$10.3M Grant For Energy Frontier Research Center
US centre will investigate the formation of atomic orders in compound semiconductors
A team of researchers led by Shui-Qing “Fisher” Yu, electrical engineering professor at the University of Arkansas, will receive $10.35 million from the US Department of Energy to establish an Energy Frontier Research Center.
The grant will establish the Center for Manipulation of Atomic Ordering for Manufacturing Semiconductors, the first Energy Frontier Research Center in Arkansas. The centre will be dedicated to investigating the formation of atomic orders in compound semiconductors and their effects on various physical properties.
This aim of the research program is to enable reliable, cost-effective and transformative manufacturing of semiconductors, the essential material used in computers and other electric devices.
The four-year grant is part of the Energy Department's $540 million in research funding to universities and national laboratories focused on clean energy technologies. The ultimate goal is to create and develop low-carbon manufacturing processes that will reduce greenhouse-gas emissions.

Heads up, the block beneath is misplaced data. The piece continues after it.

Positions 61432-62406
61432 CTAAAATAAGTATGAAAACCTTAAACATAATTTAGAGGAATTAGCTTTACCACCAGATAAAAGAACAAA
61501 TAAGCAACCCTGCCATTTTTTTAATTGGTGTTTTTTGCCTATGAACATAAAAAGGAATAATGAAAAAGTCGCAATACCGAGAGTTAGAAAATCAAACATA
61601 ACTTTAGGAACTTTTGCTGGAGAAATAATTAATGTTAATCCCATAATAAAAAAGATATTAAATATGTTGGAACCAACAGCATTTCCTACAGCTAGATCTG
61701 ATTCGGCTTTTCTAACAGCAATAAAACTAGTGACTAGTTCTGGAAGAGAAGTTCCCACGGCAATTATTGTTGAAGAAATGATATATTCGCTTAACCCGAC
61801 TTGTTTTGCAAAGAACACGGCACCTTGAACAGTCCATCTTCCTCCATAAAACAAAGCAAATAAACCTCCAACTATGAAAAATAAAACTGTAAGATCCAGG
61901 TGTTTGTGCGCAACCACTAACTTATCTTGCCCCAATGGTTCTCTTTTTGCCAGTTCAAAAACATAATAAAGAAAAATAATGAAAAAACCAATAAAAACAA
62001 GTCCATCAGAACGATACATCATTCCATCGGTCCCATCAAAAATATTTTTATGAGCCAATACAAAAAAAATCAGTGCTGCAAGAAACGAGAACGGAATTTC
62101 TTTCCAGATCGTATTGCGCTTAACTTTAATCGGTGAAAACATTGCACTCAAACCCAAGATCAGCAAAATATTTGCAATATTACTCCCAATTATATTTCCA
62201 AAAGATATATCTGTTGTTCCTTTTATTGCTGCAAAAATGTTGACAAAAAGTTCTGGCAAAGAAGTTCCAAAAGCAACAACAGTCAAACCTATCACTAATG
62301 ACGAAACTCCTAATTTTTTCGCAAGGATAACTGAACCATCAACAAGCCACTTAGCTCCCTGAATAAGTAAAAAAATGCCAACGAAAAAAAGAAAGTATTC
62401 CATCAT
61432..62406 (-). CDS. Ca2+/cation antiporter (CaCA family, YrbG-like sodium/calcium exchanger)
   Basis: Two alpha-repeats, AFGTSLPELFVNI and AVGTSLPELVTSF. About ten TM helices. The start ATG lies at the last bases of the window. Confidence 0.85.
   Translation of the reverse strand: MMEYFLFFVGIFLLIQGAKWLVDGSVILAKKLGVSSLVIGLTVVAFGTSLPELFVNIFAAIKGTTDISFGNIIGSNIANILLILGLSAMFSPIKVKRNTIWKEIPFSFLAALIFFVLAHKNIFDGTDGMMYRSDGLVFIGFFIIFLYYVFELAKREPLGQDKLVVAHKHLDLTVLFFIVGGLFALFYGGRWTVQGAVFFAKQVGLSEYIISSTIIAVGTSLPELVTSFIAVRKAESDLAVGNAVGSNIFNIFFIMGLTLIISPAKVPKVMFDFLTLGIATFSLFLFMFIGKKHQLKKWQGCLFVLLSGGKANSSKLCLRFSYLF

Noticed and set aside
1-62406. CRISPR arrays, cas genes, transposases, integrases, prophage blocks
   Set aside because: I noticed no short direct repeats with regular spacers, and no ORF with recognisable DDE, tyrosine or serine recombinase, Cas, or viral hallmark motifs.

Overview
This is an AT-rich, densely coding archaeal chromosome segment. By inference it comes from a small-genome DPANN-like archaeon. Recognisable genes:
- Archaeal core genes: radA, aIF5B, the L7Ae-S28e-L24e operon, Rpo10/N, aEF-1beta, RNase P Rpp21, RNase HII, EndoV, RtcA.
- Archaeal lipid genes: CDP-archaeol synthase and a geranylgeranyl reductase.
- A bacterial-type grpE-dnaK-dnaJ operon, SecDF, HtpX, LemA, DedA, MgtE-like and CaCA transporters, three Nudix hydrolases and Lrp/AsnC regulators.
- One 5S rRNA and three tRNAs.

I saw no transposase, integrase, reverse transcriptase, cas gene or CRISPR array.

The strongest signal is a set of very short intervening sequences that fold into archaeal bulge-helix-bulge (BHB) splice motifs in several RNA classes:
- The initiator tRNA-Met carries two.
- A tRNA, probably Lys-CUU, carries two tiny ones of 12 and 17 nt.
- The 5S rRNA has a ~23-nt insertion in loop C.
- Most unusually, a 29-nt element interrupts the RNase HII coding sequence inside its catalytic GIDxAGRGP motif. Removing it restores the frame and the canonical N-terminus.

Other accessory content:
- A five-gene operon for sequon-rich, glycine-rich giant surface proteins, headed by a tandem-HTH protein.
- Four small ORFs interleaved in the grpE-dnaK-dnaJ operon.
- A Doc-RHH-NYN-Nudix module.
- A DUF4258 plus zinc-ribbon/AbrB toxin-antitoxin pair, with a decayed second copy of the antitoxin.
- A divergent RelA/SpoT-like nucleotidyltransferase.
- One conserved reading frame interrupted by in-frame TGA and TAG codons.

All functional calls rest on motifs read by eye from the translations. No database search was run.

The award is based on the multi-institutional team's recent discovery that atoms in the compound semiconductor silicon germanium tin, demonstrate a short-range order in a periodic lattice. Short-range order refers to the regular and predictable arrangement of atoms over a short distance, usually only one or two atom spacings. This discovery had a significant effect on the energy band gap and led to the exciting hypothesis that material properties in such semiconductor alloys could be designed and fabricated by manipulating the order of atoms.
“We particularly thank the institutional support from U of A, which played a critical role in proposal completion and will assist centre operation,” Yu said.
In addition to Yu, the team comprises four colleagues in the Department Physics — Distinguished Professor Greg Salamo, assistant professor Jin Hu, associate professor Hugh Churchill and assistant professor Hiro Nakamura — and several researchers at other institutions.